Diamonds may be forever but they're by no means rare
Diamonds may be forever - but new research suggests they are by no means rare.
Scientists at MIT believe they have discovered more than a quadrillion tonnes of the 'precious' stone deep in the Earth's interior.
Geologists detected the diamond by analysing sound waves travelling through the earth.
Dr Ulrich Faul, a research scientist at MIT, said sound waves created by earthquakes of volcanic rumblings travel at different speeds through different types of rock, allowing researchers to build up a picture of what lies below.
"Diamond in many ways is special," Dr Faul said.
"One of its special properties is that the sound velocity in diamond is more than twice as fast as in the dominant mineral in upper mantle rocks, olivine."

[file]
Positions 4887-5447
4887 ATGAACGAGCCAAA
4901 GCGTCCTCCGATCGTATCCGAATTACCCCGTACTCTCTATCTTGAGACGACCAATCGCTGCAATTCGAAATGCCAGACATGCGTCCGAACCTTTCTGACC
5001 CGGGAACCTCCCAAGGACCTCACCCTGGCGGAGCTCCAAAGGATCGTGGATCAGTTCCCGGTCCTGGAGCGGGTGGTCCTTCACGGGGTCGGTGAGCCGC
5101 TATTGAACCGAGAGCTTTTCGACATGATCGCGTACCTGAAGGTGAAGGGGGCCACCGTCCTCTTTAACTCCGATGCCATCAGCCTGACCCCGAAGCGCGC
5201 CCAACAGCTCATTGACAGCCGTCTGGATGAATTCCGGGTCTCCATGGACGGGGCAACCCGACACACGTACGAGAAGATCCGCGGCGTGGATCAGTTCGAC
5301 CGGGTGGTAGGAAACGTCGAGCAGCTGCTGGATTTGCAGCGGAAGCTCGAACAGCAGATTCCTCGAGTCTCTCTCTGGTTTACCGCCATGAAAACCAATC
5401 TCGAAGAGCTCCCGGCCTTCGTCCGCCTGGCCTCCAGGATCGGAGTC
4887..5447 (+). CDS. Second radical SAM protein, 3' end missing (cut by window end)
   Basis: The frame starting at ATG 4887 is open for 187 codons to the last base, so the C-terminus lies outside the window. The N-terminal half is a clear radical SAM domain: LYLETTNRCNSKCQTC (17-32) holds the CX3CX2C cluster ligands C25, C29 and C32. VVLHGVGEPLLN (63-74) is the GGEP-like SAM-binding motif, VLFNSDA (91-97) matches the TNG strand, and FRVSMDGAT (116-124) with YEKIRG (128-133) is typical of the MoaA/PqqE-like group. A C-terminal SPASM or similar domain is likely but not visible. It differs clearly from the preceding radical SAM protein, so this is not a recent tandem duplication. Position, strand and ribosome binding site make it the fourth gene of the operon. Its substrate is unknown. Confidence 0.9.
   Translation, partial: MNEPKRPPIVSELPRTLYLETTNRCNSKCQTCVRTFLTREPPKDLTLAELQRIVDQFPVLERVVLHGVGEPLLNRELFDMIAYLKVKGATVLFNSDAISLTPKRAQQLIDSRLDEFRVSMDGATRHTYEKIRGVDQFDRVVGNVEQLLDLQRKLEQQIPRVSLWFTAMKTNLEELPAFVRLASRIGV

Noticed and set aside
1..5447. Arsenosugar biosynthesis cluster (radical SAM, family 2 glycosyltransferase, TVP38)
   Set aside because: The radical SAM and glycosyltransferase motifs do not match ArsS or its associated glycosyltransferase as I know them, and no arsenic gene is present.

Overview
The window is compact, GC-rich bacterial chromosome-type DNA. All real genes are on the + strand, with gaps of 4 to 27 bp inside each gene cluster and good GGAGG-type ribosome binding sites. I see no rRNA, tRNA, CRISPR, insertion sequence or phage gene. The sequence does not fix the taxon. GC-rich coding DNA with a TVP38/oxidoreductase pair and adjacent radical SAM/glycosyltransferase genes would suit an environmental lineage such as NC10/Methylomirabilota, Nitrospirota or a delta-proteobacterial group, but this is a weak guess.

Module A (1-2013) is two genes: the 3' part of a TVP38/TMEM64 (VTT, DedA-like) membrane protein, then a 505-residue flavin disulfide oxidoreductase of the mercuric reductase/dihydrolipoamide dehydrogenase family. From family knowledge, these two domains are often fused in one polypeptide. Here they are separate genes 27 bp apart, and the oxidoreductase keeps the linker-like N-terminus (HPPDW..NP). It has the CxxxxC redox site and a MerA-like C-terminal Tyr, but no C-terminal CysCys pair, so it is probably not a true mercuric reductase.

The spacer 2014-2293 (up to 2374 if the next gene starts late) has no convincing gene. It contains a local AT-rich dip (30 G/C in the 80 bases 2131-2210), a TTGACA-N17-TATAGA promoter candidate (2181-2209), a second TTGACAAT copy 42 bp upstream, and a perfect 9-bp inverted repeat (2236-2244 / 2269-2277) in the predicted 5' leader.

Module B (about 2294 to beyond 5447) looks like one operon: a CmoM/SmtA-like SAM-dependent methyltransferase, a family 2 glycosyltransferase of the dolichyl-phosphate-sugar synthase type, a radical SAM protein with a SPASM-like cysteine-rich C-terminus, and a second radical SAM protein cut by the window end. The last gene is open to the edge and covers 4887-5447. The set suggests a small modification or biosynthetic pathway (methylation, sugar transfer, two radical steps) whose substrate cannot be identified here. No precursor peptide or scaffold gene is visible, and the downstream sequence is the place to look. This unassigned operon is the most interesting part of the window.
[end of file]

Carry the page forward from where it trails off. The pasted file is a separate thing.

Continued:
The study found that sound was moving much faster than expected within sections of sub-surface rock known as cratonic roots.
Cratons are the oldest and most immovable sections of rock in the Earth.
Their roots are shaped like inverted mountains, stretching down from the centre of tectonic plates to a depth of up to 320km.
Based on the speed of the sound waves travelling through the pillars, the MIT scientists were able to estimate that up to 2% of the roots may be composed of diamond.
The study found that, if this estimate is correct, there could be about a quadrillion tonnes of diamond scattered up to 160km below the surface.
Dr Faul said that while the evidence is "circumstantial" his team has gone through "all the different possibilities, from every angle, and this is the only one that's left as a reasonable explanation."
Unfortunately for diamond hunters, the stones are far deeper than human drills have ever reached.
The deepest drill in history was the Kola Superdeep Borehole in Russia - which took 20 years to reach a depth of 12km.
The drill was abandoned with the collapse of the Soviet Union.
Additional reporting form IRN ...